I suspected that those born here, with native-birth and State citizenship, might be recognized as American common law citizens by the federal government regardless of being born before their father became an American. But Publius (probably President Madison) clearly rejected that possibility. That makes it clear that only American parents could produce American children in the eyes of the national government. No dual nationality was recognized.
United States Congress, “An act to establish an uniform Rule of Naturalization” (March 26, 1790).
Be it enacted by the Senate and House of Representatives of the United States of America, in Congress assembled, That any Alien being a free white person, who shall have resided within the limits and under the jurisdiction of the United States for the term of two years, may be admitted to become a citizen thereof on application to any common law Court of record in any one of the States wherein he shall have resided for the term of one year at least,
-and making proof to the satisfaction of such Court that he is a person of good character, and taking the oath or affirmation prescribed by law to support the Constitution of the United States, which Oath or Affirmation such Court shall administer, and the Clerk of such Court shall record such Application, and the proceedings thereon; and thereupon such person shall be considered as a Citizen of the United States.
And the children of such person so naturalized, dwelling within the United States, being under the age of twenty one years at the time of such naturalization, shall also be considered as citizens of the United States. [no acknowledgement of native-born children or common law State citizenship]
And the children of citizens of the United States that may be born beyond Sea, or out of the limits of the United States, shall be considered as natural born Citizens: Provided, that the right of citizenship shall not descend to persons whose fathers have never been resident in the United States: …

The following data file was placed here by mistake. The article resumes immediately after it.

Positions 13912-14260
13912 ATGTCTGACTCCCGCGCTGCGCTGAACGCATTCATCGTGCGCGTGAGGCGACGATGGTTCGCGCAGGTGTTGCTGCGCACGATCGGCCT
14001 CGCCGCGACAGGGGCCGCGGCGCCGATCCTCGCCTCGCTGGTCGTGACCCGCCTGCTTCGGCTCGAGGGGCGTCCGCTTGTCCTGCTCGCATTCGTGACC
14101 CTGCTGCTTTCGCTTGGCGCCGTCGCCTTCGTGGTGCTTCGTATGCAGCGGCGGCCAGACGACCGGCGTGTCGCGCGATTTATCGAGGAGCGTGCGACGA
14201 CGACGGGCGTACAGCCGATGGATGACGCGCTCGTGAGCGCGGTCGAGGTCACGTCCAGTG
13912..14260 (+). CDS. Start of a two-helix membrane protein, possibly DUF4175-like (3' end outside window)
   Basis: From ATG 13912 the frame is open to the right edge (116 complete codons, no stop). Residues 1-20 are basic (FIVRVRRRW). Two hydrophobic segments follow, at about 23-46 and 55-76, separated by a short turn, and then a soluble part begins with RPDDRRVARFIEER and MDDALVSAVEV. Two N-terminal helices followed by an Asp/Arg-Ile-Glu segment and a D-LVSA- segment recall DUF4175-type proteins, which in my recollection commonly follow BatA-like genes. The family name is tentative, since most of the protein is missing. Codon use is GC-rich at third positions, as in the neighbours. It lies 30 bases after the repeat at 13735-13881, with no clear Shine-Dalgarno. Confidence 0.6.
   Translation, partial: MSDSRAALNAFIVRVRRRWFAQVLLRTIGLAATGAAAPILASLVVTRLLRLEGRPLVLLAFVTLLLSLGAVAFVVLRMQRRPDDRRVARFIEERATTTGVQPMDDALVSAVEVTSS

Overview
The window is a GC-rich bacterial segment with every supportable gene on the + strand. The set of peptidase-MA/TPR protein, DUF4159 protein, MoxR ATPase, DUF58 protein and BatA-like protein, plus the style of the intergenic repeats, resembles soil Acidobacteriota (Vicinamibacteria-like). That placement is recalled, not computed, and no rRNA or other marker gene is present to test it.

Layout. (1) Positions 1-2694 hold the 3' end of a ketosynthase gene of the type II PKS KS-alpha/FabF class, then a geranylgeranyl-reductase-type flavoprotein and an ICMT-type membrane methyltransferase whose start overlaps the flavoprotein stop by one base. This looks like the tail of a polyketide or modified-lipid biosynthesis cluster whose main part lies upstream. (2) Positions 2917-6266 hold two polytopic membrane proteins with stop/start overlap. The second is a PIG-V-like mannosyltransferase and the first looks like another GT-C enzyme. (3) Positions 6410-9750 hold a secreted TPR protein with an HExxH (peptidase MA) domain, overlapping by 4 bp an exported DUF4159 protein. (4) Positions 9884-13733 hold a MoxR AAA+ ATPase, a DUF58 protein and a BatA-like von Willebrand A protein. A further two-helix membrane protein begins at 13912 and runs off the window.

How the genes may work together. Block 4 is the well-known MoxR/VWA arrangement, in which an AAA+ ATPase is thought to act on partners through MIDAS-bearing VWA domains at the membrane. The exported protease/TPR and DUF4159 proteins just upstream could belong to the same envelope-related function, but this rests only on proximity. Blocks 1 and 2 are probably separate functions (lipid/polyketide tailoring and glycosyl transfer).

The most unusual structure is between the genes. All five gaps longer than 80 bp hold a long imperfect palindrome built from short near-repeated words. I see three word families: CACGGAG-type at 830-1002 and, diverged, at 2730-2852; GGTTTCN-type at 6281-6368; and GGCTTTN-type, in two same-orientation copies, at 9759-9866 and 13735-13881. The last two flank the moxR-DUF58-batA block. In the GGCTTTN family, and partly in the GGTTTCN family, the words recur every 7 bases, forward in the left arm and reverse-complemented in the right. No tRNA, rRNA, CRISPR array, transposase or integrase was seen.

After further consideration, it occurs to me that the view expressed by Publius and promoted by Mario and Wilted Rose has to be taken as accurate, and that my suspicion that the native-born children of aliens were simply ignored by the acts can be seen to have a serious flaw.
The direct statement by Publius, along with the fact that the age of majority mentioned in the acts was not 18 but was 21, strongly suggests that the thinking of the authors of the naturalization acts in using the qualifier of only children of foreigners “dwelling within the United States” (would be deemed to be citizens), had in mind the very real possibility of very homesick teenage sons returning to their European homeland, -to their grandfathers and grandmothers, their aunts and uncles, their cousins and friends who’d they’d grown up with in their home town or city.
I’ve seen that very up-close and personal in the case of my own adopted sister who was not an orphan but whose third-world mother was extremely poor. Adopted at age ten, as would be similar to many sons brought to America with their emigrating parents, the desire to return to their homeland, like hers, might have been very strong for some if they had no love for their parents and no siblings of similar age nor close American friends.
So the acts were meant to bar American national citizenship from children who never emigrated from Europe and those who returned since they had chosen to not become Americans. That understanding confirms Mario’s assertion that the absence of any mention of native-born children was not due to some universal assumption that they were born as citizens. Even though they were born as State citizens, the federal government was under no constitutional nor Congressional mandate to recognize the alien-born as American Nationals in the context of international relationships.
If a son of an immigrant traveled to Europe, it did not matter whether or not he was born in Europe or born in one of the States, he was viewed by the State Department as a foreigner because he was the son of a foreigner and inherited his father’s nationality. Until the father became an American, his U.S. domiciled children remained aliens regardless of the provision of State citizenship to them by the State in which they were born.